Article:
This bill will direct the state Forest Service Department to employ a local business to help conduct programs that will enact forest management treatments to improve the general health and well-being of forests. Of the $1 million dollars granted to the department for watershed restoration, $200,000 will be used for this program. Along with programs that will assist forest resilience, this bill will also permit a study to be conducted to illustrate the relationship between forest management and water conditions. This bill has passed its second reading within the House and is awaiting its third.

Sunset Division Racing Events (HB16-1170) – Rep. Vigil and Rep. Coram

This bill will extend the sunset on Colorado Division of Racing Events. This division is responsible for collecting taxes and regulating greyhound and horse races around the state. This bill will allow the division’s existence up until 2023. It had passed its third House reading at the end of February and is currently in the Agriculture, Natural Resources and Energy committee within the Senate.

 

Bills Signed into Law

Rules for Allowed Marijuana Pesticides (SB16-015) – Rep. Vigil and Sen. Baumgardner

Prior to the creation of this bill, the Colorado Department of Agriculture provided a compilation of banned pesticides regarding the cultivation of marijuana within the state. This bill will grant the Department of Agriculture the legal capacity to provide marijuana growers with a list of acceptable pesticides. After bipartisan support, SB16-015 was passed through both chambers and on March 09, it was signed into law by Gov. John Hickenlooper.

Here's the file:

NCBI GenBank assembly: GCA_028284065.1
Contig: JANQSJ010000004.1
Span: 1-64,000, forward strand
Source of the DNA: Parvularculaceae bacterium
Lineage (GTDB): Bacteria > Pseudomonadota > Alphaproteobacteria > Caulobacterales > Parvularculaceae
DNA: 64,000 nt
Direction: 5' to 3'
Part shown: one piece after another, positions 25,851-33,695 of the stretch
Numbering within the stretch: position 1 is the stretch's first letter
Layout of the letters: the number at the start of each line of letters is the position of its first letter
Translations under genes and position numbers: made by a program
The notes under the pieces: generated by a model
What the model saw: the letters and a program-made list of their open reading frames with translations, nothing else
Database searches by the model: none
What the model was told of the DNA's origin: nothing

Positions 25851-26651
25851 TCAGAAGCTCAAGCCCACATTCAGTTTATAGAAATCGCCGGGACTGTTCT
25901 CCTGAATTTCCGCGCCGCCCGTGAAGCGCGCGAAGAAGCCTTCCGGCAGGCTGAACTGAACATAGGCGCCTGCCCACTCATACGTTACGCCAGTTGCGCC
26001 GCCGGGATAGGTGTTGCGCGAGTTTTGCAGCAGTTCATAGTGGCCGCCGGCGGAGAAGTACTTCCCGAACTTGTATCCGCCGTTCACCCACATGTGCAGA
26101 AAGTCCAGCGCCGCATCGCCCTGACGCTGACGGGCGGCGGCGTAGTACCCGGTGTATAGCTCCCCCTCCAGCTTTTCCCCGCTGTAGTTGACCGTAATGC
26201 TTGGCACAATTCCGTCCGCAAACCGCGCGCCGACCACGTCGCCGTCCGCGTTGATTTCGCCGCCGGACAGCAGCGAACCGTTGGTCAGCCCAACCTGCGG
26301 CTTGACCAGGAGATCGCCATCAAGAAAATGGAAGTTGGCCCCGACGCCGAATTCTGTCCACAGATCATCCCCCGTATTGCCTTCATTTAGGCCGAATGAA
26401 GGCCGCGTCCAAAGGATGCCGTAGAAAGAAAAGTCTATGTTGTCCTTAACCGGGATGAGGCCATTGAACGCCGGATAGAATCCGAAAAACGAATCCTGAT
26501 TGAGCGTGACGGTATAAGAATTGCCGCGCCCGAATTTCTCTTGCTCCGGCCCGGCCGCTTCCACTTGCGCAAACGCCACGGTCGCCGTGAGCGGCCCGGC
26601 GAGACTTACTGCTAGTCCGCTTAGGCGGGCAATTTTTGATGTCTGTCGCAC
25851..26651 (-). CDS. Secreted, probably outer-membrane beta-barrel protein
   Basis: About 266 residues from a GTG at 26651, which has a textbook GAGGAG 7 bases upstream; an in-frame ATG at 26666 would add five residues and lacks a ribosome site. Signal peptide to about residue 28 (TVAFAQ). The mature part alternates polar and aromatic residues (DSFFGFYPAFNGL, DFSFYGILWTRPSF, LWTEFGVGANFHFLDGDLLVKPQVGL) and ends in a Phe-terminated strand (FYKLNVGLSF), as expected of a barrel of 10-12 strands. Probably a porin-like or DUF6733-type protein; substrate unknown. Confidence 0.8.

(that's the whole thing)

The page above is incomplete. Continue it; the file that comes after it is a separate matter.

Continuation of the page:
Municipal State Highway Off-highway Vehicles (SB16-08) – Rep. Vigil and Sen. Crowder
Allows off-highway vehicles to cross state highways, even within a municipality.  If a city or town wants to regulate the crossing of a state highway, it must request permission from the Department of Transportation in writing.  If Department of Transportation does not act on the request within 60 days, the request is deemed approved.  This bill was amended in the Senate and signed in to law on March 16, by Gov. Hickenlooper.

 

Democratic Party Bills

State Contractors Certify Compliance with Equal Pay Laws (HB 16-1001)– Rep. Danielson and Rep. Buckner

Independent businesses that bid for a contract with a Colorado body of government are not required to adhere to current Federal and State equal pay laws . If passed, this bill will guarantee that contractors working with a government agency within the state must comply with equal pay laws; regardless of gender, race, ethnicity, and national origin. HB16-1001 has been assigned to the Business Affairs and Labor committee earlier this session.